Amanda Haffele, Recycling Specialist for Dunn
 County, explains the plastic film recycling pilot
 program to University of Wisconsin-Eau Claire faculty
 member and interns interested in starting a
 similar program.
Contact: Allyson Wilson (202) 249-6623  

WASHINGTON (June 12, 2014) The American Chemistry Council's (ACC)  Flexible Film Recycling Group (FFRG) is partnering with Dunn County Wisconsin, the Wisconsin Department of Natural Resources, Indianhead Enterprises, Inc. and Trex Company, Inc. to help promote a new film recycling initiative of the Wrap Recycling Action Program (WRAP). This WRAP pilot is designed to increase the recycling of commercial and consumer wraps made from polyethylene (PE) film. This category of recycling includes a variety of plastic retail bags, product wraps and stretch film. FFRG will participate at a launch event Thursday June 12th to kick off the campaign.

The pilot is designed to expand the collection infrastructure for businesses (pallet wrap, furniture wrap, and more) and to increase public awareness and involvement in the recycling of postconsumer plastic film packaging. The pilot involves rural drop-off locations, a consolidation point within an industrial park, and a collection program run by a vocational center. At present, county residents are recycling approximately 400 pounds of plastic bags and wraps every two weeks at seven rural collection depots.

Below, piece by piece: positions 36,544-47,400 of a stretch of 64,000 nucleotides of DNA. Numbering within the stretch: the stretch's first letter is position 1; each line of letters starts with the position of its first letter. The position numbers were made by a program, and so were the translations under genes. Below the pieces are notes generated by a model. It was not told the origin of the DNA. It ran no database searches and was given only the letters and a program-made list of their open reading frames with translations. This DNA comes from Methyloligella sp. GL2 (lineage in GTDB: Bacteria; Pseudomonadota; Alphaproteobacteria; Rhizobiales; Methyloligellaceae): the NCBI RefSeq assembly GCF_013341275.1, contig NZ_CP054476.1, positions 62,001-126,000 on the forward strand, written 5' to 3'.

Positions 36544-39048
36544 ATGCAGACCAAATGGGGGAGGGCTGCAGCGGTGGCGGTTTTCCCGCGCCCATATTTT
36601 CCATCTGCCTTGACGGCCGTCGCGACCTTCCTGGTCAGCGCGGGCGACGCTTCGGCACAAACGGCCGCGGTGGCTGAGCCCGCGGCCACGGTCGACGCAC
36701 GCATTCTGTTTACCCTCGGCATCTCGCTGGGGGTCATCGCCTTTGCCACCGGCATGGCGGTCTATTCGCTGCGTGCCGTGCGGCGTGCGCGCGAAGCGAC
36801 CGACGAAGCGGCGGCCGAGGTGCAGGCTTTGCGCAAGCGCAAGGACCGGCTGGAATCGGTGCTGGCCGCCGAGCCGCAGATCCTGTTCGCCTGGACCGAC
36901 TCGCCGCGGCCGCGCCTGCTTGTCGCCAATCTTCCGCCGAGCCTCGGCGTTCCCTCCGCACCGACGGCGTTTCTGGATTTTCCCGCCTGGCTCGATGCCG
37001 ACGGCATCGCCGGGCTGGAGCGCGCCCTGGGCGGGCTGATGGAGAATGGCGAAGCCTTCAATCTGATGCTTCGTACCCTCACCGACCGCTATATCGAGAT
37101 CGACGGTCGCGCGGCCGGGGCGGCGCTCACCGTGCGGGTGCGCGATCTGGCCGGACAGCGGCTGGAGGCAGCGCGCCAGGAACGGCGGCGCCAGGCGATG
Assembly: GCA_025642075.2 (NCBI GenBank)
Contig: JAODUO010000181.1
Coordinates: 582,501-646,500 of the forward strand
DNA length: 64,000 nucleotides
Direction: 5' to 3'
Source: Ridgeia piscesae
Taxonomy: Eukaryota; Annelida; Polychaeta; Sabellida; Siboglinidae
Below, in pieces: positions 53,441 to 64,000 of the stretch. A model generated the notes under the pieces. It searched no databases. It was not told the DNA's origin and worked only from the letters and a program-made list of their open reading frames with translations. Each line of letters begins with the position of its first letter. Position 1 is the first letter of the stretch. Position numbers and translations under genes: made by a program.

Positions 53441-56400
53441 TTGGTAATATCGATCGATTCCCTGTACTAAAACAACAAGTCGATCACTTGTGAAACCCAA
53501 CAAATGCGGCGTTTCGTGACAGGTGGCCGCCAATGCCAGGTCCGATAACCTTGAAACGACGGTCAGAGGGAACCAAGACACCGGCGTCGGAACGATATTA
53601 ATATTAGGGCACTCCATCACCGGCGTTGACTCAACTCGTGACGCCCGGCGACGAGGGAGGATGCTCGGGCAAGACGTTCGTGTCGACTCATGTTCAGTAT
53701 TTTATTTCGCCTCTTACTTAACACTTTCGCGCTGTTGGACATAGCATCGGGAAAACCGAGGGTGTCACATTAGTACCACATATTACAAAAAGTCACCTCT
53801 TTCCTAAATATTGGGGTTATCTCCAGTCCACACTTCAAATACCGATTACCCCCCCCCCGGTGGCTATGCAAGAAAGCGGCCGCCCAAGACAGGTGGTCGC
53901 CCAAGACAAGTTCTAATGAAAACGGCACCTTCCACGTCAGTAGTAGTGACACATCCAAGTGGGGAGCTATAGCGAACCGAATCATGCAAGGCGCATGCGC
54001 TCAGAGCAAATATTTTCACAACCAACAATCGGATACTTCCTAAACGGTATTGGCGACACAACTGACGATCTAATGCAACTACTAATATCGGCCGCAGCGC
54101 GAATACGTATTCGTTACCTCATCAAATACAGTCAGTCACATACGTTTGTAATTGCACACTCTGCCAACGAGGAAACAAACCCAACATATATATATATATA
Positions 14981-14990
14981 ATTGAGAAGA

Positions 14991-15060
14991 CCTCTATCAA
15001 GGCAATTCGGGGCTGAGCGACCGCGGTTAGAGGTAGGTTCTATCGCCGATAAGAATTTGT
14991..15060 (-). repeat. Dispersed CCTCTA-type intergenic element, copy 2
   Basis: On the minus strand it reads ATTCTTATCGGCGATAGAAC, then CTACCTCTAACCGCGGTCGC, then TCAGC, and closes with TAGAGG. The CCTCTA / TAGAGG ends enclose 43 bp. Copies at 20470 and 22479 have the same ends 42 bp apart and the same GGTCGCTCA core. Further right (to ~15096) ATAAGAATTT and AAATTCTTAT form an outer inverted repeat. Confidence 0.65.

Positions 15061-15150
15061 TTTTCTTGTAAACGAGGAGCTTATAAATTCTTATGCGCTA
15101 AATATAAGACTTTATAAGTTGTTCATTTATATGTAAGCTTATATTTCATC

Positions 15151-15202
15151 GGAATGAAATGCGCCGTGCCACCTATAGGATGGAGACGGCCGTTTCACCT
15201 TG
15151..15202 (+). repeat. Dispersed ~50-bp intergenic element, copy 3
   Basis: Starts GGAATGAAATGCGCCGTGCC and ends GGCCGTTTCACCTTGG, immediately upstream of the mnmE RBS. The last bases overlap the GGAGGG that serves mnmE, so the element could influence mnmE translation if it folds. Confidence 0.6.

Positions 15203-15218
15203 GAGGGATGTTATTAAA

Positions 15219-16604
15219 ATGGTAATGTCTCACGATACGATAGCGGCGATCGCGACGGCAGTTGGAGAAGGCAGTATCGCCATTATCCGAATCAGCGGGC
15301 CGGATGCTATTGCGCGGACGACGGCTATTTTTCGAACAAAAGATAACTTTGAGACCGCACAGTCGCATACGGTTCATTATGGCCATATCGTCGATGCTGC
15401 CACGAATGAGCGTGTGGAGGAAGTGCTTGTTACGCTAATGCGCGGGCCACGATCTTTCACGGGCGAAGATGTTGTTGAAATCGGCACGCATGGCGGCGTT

Supporters of the Dunn County film recycling
 pilot program and film bales at the Indianhead
 Enterprises vocational facility in Menomonie,
 where this material is processed for recycling.
"We're excited to support Dunn County in this effort," said Shari Jackson, director of the Flexible Film Recycling Group at the American Chemistry Council. "The people here are so passionate about increasing plastics recycling and educating the community about the many types of plastic bags and wraps that can be recycled. We believe this program is going to make a real and positive difference in recycling this valuable material."

There are currently  more than 18,000 locations across the United States where consumers can bring their used polyethylene bags and wraps to be recycled, primarily at large grocery and retail chains. These programs typically collect common packaging items, such as plastic bags from shopping, food storage, produce and bread, along with clear wraps from paper products, bulk snacks and beverage cases.

Recycling of plastic bags and wraps exceeds one billion pounds annually in the United States, according to a  national report prepared by Moore Recycling Associates, Inc . The report also noted that the recycling of plastic film has grown 56 percent since just 2005.


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